A federal judge has ordered two Colorado lawyers who filed a lawsuit late last year challenging the 2020 election results to pay nearly $187,000 to defray the legal fees of groups they sued, arguing that the hefty penalty was proper to deter others from using frivolous suits to undermine the democratic system.

"As officers of the Court, these attorneys have a higher duty and calling that requires meaningful investigation before prematurely repeating in court pleadings unverified and uninvestigated defamatory rumors that strike at the heart of our democratic system and were used by others to foment a violent insurrection that threatened our system of government," wrote Magistrate Judge N. Reid Neureiter.

"They are experienced lawyers who should have known better. They need to take responsibility for their misconduct," he wrote.

The two lawyers, Gary Fielder and Ernest John Walker, filed the case in December 2020 as a class action on behalf of 160 million American voters, alleging there was a complicated plot to steal the election from President Donald Trump and give victory to Joe Biden.

The two argued the scheme was engineered by the voting machine vendor Dominion Voting Systems; the tech company Facebook, its founder Mark Zuckerberg and his wife, Priscilla Chan; and elected officials in four states. They had sought $160 billion in damages.

Their case was dismissed in April. In August, Neureiter ruled that the attorneys had violated their ethical obligations by filing it in the first place, arguing that the duo had run afoul of legal rules that prohibit clogging the courts with frivolous motions and lodging information in court that is not true. At the time, he called their suit "the stuff of which violent insurrections are made," alleging they made little effort to determine the truth of their conspiratorial claims before filing them in court. He ordered them to pay the legal fees of all of the many entities that they had sued.

The two did not respond to a request for comment Monday but have previously argued that their suit was not filed in bad faith. They have appealed Neureiter's order that they be penalized.

In Monday's order, Neureiter said the lawyers should pay just over $11,000 to cover the legal fees of the states of Michigan and Pennsylvania, both defendants in the suit, a dollar figure the duo had agreed was fair. The two lawyers had balked, however, at far higher fees requested by three other entities: Facebook, Dominion Voting Systems and the Center for Tech and Civic Life (CTCL), an election reform advocacy group that has received funding from Zuckerberg and Chan.

In a 21-page order Monday, Neureiter ordered that Fielder and Walker pay $50,000 to Facebook and $62,930 each to Dominion and CTCL, arguing that billing records submitted by the group showed the fees were reasonable given the prominence of the lawyers who worked on the case and the amount of time they spent.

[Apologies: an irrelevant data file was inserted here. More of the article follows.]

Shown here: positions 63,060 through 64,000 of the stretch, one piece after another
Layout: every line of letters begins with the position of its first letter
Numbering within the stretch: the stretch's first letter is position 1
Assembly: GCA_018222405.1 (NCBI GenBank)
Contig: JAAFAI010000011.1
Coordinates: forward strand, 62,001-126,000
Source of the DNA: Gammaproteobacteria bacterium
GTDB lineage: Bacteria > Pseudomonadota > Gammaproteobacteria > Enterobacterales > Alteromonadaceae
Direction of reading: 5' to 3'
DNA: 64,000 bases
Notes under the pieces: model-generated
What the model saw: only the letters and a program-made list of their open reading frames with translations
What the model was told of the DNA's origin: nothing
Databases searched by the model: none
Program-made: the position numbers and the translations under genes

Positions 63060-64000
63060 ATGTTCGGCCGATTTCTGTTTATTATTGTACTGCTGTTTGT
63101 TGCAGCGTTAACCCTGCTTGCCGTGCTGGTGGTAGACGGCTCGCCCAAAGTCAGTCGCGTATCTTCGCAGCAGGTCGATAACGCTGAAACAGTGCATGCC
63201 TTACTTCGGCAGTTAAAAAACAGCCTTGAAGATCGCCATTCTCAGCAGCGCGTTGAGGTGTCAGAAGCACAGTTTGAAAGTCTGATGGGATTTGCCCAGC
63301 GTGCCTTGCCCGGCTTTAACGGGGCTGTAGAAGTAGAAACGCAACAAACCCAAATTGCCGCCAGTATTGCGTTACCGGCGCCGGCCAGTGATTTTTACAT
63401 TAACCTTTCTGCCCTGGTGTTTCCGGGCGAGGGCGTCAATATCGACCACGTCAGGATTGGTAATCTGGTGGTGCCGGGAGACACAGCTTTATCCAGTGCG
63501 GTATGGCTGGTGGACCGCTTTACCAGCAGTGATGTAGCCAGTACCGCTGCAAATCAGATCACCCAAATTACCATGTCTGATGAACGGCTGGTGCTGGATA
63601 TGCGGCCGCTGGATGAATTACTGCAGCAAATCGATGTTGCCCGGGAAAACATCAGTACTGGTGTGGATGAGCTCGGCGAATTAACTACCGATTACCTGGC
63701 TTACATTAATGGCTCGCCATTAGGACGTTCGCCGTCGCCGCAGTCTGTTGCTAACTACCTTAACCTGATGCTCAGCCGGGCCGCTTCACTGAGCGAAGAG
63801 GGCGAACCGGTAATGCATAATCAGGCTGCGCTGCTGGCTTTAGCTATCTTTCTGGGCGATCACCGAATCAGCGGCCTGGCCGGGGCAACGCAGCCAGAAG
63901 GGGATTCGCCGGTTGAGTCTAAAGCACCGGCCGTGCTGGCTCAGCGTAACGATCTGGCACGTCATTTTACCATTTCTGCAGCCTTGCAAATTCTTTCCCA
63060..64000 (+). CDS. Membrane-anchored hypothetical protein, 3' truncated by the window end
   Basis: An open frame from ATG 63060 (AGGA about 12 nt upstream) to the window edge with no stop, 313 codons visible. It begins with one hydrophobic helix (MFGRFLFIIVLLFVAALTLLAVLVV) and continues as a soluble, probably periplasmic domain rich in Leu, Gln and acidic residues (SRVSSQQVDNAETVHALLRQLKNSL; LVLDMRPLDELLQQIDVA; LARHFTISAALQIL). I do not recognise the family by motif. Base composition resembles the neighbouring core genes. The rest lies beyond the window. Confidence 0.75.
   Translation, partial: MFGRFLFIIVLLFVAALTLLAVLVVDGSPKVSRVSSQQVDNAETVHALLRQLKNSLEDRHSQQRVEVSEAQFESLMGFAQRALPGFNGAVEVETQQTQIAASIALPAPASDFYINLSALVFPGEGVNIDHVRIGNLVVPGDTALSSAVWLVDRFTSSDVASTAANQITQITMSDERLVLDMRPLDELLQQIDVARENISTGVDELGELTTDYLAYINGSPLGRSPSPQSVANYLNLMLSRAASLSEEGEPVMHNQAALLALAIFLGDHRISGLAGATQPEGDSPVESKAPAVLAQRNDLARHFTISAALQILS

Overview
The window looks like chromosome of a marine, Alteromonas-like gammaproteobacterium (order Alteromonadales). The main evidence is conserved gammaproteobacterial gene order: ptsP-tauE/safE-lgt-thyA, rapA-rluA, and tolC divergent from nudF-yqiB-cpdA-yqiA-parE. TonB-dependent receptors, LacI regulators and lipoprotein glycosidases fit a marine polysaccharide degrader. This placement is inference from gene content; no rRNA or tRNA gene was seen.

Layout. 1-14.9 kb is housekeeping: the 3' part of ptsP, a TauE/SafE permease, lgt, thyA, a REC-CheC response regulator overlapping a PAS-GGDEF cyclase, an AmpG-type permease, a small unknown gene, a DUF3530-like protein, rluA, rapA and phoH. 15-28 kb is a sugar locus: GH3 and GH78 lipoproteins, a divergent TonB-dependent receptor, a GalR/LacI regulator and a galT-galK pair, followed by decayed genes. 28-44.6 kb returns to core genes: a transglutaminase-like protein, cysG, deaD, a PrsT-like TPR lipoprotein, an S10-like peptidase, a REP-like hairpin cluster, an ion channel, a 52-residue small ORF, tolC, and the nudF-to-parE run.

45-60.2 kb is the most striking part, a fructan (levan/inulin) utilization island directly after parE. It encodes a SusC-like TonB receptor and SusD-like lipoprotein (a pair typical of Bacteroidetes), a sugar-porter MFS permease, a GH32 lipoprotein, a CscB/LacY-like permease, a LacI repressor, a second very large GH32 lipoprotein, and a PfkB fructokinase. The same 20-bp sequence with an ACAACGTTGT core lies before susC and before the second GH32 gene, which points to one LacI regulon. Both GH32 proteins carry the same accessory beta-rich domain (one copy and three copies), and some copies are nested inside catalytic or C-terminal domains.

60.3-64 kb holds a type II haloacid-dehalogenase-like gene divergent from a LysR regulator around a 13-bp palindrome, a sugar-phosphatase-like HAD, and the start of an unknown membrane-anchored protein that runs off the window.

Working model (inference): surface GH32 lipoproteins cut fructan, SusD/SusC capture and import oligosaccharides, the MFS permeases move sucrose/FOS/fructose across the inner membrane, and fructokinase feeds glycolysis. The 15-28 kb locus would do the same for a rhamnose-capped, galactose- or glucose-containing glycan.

What's more, Neureiter wrote that the hefty fees were appropriate given "the severity of the violation" and that the lawyers had solicited donations from the "arguably innocent and gullible public" to fund their suit. He said he weighed whether the penalties could chill future legitimate lawsuits but concluded "the repetition of defamatory and potentially dangerous unverified allegations is the kind of 'advocacy' that needs to be chilled."

Neureiter agreed to stay his order, pending the outcome of the lawyers' appeal.

Neureiter's order is one of the first efforts to put a dollar figure on penalties for lawyers who attempted to use the legal system to overturn the results of the 2020 presidential election.

The Center for Tech and Civic Life provided grants to local governments to help administer elections in the midst of the coronavirus pandemic, grants that have been the subject of criticism and conspiracy theories by Trump supporters. The group's executive director, Tiana Epps-Johnson, said in a statement that "not a single challenge" to the grant program "has had basis in fact or law," adding that "another federal judge has agreed." She called on Congress to appropriate funding to ensure secure elections in 2022.

A federal judge in Michigan has ordered a different group of lawyers that challenged the election, including Sidney Powell and L. Lin Wood, also be financially penalized and referred them for grievance proceedings that could result in the loss of law licenses.

Dominion has also sued Powell, former New York mayor Rudolph W. Giuliani and a number of other individuals and media organizations for defamation, arguing that the company was harmed by false claims its voting machines were manipulated to steal the election from Trump.

In June, a panel of judges in New York suspended Giuliani's law license, arguing Trump's personal lawyer had "communicated demonstrably false and misleading statements" that amounted to an ongoing threat to the public. Giuliani's lawyers have said they are confident his license will be restored after a hearing.